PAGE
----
Knowledge, beliefs and behaviours related to STD risk, prevention, and screening among a sample of African American men and women
Objective: Current data on sexually transmitted disease (STD) infections among African Americans show significant racial/ethnic disparities. The purpose of this study was to explore knowledge, attitudes, beliefs, and behaviours related to STD risk, prevention, and testing among African American adults to help inform the development of a health communication intervention to address the high rates of STDs in this community.
Design: Cross-sectional survey.
Setting: Four United States communities with high cumulative incidence of STDs.
Method: We administered a 44-item structured survey.
Results: Participants were 185 sexually active heterosexual African Americans aged 18 to 45. Most participants (84.2%) had been tested for an STD at least once. Most participants (75.8%) perceived STDs to be a problem in their community, and almost all (91.2%) felt that people needed education to learn how to avoid STDs. Nonetheless, only half of participants (49.5%) agreed that they should get tested for STDs because they may be at risk. Misconceptions related to STD prevention and testing were identified. Results suggest that STDs remain highly stigmatized with concerns related to social and interpersonal consequences. Participants’ perceived personal risk was low, despite acknowledging high STD rates in their communities.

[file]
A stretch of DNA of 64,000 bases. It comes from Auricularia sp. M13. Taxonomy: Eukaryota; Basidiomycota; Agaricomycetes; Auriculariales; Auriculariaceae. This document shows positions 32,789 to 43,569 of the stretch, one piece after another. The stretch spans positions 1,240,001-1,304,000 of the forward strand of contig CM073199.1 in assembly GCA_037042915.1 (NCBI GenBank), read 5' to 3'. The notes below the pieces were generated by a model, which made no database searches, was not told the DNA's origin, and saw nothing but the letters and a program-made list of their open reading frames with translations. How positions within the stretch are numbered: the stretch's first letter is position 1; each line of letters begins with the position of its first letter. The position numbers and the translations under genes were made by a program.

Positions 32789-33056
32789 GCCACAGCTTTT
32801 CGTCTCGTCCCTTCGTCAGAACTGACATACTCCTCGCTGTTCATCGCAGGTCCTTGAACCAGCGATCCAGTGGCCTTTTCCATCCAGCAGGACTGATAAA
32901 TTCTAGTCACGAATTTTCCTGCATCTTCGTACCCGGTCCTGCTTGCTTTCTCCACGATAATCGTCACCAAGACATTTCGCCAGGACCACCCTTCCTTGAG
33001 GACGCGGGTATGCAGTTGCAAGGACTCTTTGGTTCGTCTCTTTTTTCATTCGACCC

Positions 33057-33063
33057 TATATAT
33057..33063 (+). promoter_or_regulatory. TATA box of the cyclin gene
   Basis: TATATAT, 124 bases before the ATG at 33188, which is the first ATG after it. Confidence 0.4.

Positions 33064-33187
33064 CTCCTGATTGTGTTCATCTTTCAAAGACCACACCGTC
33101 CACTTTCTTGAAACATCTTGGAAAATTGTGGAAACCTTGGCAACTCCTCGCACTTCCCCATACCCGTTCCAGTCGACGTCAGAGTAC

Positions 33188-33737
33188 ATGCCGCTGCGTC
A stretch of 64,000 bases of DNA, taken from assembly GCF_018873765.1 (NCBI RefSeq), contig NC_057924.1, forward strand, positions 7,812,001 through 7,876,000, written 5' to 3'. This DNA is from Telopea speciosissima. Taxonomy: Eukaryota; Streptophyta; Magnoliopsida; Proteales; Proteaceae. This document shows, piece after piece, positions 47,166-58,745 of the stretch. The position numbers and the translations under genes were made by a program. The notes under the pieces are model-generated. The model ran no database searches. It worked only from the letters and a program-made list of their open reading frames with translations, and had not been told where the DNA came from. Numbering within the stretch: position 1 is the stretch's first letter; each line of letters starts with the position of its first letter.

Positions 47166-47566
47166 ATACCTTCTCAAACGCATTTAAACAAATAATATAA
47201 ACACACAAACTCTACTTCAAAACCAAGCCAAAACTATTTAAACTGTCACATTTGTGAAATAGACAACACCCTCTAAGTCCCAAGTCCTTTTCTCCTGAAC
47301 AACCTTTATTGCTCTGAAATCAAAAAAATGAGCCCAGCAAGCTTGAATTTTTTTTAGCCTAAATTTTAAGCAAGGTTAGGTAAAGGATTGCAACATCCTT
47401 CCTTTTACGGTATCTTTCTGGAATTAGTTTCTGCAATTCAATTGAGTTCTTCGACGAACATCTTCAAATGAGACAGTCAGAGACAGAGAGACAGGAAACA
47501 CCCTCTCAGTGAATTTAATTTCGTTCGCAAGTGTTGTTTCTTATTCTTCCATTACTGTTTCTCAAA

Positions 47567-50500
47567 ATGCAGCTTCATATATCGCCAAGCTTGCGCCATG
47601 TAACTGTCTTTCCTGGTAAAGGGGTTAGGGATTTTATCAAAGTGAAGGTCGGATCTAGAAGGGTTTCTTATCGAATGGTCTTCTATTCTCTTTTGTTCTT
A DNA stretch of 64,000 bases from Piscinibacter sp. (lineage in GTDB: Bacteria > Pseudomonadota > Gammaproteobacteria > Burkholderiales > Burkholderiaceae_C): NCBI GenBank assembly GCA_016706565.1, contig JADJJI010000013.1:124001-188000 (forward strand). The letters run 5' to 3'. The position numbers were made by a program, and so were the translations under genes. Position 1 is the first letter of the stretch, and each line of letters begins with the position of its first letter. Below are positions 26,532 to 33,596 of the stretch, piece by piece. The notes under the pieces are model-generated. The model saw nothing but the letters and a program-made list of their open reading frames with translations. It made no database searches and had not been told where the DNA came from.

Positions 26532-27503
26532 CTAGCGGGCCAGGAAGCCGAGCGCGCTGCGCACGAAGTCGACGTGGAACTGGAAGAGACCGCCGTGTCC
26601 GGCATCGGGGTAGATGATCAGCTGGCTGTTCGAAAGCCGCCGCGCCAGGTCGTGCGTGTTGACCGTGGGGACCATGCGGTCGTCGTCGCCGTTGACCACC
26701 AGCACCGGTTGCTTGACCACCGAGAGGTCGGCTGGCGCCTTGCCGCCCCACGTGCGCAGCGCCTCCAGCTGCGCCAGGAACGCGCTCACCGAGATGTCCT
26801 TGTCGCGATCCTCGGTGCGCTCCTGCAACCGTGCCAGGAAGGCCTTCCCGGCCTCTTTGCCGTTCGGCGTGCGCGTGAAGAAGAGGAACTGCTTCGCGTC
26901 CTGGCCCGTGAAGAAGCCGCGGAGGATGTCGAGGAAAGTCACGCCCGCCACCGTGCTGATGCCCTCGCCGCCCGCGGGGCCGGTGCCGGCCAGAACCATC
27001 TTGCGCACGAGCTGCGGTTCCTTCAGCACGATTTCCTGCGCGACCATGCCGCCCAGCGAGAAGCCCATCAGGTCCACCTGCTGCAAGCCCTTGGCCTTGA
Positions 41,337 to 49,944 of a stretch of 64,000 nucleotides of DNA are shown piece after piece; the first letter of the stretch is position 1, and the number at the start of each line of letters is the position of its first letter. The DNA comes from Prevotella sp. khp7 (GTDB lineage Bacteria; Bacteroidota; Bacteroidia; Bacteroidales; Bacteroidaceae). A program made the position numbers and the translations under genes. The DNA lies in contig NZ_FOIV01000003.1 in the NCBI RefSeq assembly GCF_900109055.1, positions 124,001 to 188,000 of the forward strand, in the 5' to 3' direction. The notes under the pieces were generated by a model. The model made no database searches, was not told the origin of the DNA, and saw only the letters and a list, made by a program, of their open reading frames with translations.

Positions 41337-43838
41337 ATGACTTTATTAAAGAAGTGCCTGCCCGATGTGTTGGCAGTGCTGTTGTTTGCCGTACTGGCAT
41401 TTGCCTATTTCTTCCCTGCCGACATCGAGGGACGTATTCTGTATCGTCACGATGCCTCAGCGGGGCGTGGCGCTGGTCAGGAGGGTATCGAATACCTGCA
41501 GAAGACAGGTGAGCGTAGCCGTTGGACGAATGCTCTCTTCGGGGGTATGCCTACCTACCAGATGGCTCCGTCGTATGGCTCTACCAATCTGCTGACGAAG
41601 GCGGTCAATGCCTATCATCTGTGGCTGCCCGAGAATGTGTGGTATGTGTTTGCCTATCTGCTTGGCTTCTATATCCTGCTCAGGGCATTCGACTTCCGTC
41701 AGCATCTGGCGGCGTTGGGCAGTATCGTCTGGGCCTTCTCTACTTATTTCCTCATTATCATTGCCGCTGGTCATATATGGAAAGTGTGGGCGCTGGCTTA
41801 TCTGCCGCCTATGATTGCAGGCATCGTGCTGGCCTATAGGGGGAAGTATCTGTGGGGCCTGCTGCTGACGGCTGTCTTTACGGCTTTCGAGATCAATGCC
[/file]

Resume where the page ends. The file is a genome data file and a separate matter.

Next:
Conclusion: Findings suggest that health communication may play an important role in addressing STD disparities by increasing perceptions of personal risk, minimizing STD-associated stigma, and marketing STD prevention and testing behaviours.